Tuesday, March 23, 2010

#33: Murder, My Sweet (Edward Dmytryk, 1944)

Released: December 18, 1944

Director: Edward Dmytryk; Screenplay: John Paxton based on the novel “Farwell My Lovely” by Raymond Chandler; Cinematography: Harry J. Wild; Music: Roy Webb; Producer: Adrian Scott; Studio: RKO

Cast: Dick Powell (Philip Marlowe), Claire Trevor (Helen Grayle), Anne Shirley (Ann Grayle), Otto Kruger (Jules Amthor), Mike Mazurki (Moose Malloy), Miles Mander (Mr. Grayle), Douglas Walton (Lindsay Marriott), Don Douglas (Police Lt. Randall), Ralf Harolde (Dr. Sonderborg), Esther Howard (Jessie Florian), Paul Phillips ( Detective Nulty)

- “I don't know which side anybody's on. I don't even know who's playing today…”

Humphrey Bogart may always be identified as the Hollywood personification of Raymond Chandler’s private eye Philip Marlowe, but Dick Powell can make a strong case for turning in an equally exciting performance. Murder, My Sweet may not be as great a movie as the Bogart-led The Big Sleep, but it’s much closer than the general consensus seems to recognize. Powell is a major reason why. His take on Marlowe – which was actually made the same year as The Big Sleep, even though that film was not released until two years later – is distinctive from that of Bogart. With Powell, Marlowe is even wittier, even more cynical in his observations (yes, that is possible). Dick Powell sells it all perfectly, delivering the sharp one-liners with a deadpan expression that is both laugh-out-loud funny and knowingly tough.

In this chapter in the cases of Philip Marlowe, the PI is hired by a recently paroled ex-con named Moose Malloy (Mike Mazurki) to find his former girlfriend Velma. Marlowe comes up empty despite some interesting leads, particularly after he is sidetracked after being hired by the regal Lindsay Marriott (Douglas Walton). Marriott offers Marlowe $100 to accompany him on a late-night mission to buy back some stolen jewelry. Instead of the transaction going smoothly, Marlowe is knocked unconscious and Marriott is murdered. Realizing that somebody is likely trying to pin a murder on him, Marlowe makes his way to the home of the jewels' owner, Helen Grayle (Claire Trevor), to tell her what happened. Grayle, wanting to recover the necklace before her much older and wealthy husband learns it is missing, decides to hire Marlowe herself. The deeper that Marlowe digs into the case, the more that he uncovers and realizes that the various cases that he is working are tied together. He eventually begins working not just to recover stolen jewelry, but to keep himself from either being killed or framed for a murder.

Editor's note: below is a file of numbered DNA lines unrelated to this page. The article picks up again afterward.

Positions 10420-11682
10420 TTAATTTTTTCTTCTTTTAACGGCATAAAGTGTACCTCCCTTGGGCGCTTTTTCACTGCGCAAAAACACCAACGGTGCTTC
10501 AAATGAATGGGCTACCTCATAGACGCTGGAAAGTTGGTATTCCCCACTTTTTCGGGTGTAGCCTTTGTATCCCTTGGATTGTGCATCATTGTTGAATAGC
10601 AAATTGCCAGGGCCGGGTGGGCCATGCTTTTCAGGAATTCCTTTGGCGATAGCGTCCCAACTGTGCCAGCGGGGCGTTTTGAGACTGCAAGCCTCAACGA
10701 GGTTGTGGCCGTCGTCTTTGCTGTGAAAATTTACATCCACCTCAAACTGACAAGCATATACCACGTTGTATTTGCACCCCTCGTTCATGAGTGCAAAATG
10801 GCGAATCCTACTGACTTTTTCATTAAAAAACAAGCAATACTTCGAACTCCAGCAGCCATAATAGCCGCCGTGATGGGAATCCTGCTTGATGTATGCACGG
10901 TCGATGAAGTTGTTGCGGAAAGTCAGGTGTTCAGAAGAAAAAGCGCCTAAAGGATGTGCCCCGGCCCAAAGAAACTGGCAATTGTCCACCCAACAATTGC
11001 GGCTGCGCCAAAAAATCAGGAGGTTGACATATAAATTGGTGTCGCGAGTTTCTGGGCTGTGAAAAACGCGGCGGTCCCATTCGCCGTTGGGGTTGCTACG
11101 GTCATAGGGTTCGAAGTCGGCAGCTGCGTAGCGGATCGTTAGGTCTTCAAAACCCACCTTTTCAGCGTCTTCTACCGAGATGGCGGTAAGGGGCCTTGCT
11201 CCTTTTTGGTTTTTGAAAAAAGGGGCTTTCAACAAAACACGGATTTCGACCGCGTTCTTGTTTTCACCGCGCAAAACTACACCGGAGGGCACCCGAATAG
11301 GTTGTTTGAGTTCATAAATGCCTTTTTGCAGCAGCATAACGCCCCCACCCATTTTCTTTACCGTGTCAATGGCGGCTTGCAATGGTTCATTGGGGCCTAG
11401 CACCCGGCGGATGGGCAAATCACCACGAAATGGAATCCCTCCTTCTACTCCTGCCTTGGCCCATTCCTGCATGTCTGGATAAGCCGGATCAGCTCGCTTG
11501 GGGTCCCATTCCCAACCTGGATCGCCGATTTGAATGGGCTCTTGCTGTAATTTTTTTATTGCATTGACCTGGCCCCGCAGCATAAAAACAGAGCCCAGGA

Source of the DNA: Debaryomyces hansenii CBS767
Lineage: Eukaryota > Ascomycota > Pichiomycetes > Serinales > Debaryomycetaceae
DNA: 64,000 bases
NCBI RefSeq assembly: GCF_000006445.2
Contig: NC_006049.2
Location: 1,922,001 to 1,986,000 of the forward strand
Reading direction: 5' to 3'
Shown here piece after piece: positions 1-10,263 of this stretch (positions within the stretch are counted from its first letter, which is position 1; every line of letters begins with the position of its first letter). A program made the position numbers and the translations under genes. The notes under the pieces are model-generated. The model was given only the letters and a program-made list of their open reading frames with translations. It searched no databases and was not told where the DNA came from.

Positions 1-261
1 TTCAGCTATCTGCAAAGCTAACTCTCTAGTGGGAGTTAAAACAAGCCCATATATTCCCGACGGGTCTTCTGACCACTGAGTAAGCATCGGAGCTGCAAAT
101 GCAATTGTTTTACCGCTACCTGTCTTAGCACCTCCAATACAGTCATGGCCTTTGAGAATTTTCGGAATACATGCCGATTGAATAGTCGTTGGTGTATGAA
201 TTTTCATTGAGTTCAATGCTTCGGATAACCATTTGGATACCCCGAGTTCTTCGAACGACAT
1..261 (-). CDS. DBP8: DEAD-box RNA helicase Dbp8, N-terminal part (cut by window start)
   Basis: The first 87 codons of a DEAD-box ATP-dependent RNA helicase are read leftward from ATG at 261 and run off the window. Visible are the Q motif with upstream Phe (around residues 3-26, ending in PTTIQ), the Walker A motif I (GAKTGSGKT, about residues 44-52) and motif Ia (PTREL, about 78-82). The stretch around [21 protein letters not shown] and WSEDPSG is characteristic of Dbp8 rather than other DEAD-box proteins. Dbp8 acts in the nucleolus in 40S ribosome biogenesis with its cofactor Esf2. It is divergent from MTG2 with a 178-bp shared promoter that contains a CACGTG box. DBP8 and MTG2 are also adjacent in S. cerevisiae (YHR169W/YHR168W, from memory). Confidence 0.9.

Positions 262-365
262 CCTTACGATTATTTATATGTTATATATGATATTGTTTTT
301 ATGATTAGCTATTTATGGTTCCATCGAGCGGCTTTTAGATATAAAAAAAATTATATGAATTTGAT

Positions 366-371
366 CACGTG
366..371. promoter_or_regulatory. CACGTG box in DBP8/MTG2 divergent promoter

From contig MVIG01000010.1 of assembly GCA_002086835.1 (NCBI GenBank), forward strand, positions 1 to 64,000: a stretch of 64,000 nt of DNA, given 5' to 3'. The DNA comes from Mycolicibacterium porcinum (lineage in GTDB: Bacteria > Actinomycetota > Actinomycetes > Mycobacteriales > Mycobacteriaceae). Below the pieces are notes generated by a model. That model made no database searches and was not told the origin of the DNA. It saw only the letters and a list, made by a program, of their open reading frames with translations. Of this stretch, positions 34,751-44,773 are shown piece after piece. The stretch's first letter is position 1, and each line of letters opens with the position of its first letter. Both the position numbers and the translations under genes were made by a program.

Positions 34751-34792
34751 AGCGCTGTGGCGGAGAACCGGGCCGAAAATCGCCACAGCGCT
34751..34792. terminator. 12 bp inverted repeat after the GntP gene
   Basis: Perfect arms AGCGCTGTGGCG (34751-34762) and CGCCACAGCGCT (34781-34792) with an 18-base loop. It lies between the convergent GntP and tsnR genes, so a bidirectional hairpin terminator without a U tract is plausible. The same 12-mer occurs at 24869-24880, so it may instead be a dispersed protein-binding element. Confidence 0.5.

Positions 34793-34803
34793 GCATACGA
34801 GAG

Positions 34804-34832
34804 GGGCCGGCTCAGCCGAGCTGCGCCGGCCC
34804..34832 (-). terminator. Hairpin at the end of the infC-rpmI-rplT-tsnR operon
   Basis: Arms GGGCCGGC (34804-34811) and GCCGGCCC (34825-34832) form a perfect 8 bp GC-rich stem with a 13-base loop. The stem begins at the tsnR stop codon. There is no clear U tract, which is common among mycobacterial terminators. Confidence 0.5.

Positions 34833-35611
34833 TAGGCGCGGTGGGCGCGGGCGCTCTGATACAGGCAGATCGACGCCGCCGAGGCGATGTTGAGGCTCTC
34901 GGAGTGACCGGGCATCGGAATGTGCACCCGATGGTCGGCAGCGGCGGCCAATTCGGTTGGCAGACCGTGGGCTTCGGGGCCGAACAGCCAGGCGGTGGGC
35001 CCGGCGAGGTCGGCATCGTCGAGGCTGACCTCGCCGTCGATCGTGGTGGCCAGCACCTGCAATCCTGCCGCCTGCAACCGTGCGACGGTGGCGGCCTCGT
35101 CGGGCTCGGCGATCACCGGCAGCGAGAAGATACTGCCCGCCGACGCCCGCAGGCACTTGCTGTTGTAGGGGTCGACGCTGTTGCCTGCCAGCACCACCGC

Not having read Farewell My Lovely, I can’t specifically comment on which parts of the screenplay are pure Chandler and which should be credited to screenwriter John Paxton. My guess is that the caustic humor found throughout the movie can in some way be traced back to Chandler, as everything I’ve read from him oozes such cynicism. Still, Paxton has to be credited for taking the source material and its inherently convoluted plot, and creating an impressive script. Even if the great Marlowe zingers come entirely from the pen of Raymond Chandler, then I’ll at least credit Paxton with selecting the choicest of them to include in the screenplay. The traditional flashback structure also flows very well here, with the story being told by Marlowe in a police interrogation room, immediately making clear that Marlowe finds himself in a hell of a predicament.

The direction by Edward Dmytryk is superlative. I still think that the first few minutes of this film are archetypal noir. An opening in a police station, with Marlowe’s face in bandages and anxious police officers imploring the private eye to tell them the whole story. Reluctantly, Marlowe agrees and as he begins telling the tale, the camera swings toward the streetlights shining in through an open window. As Marlowe continues talking, the camera pulls back to show the P.I. peering down through a window, staring at the same streetlights, and kicking off the flashback story. Slowly, with flashing lights glaring off the window, the shadow of a large man (Moose Malloy) is seen standing behind Marlowe in his darkened office. There are other memorable scenes – the drug induced hallucination is well remembered – but it’s this early sequence that sticks with me most. It’s also interesting to note the connections of this movie and the future trouble that Dmytryk would have with the House Un-American Activities Committee. As is well-known, Dmytryk was called before HUAC twice. The first time, he refused to cooperate with the committee and was jailed for contempt. In 1951, he was called back to the committee and decided to name names, answering questions concerning his own membership in the Communist party and various Hollywood figures that he claimed were trying to influence him to including communist propaganda in his films. One of the names that he listed was Adrian Scott, the producer of Murder, My Sweet. The result of Dmytryk’s testimony was disastrous for Scott, as he was blacklisted and unable to find work in Hollywood.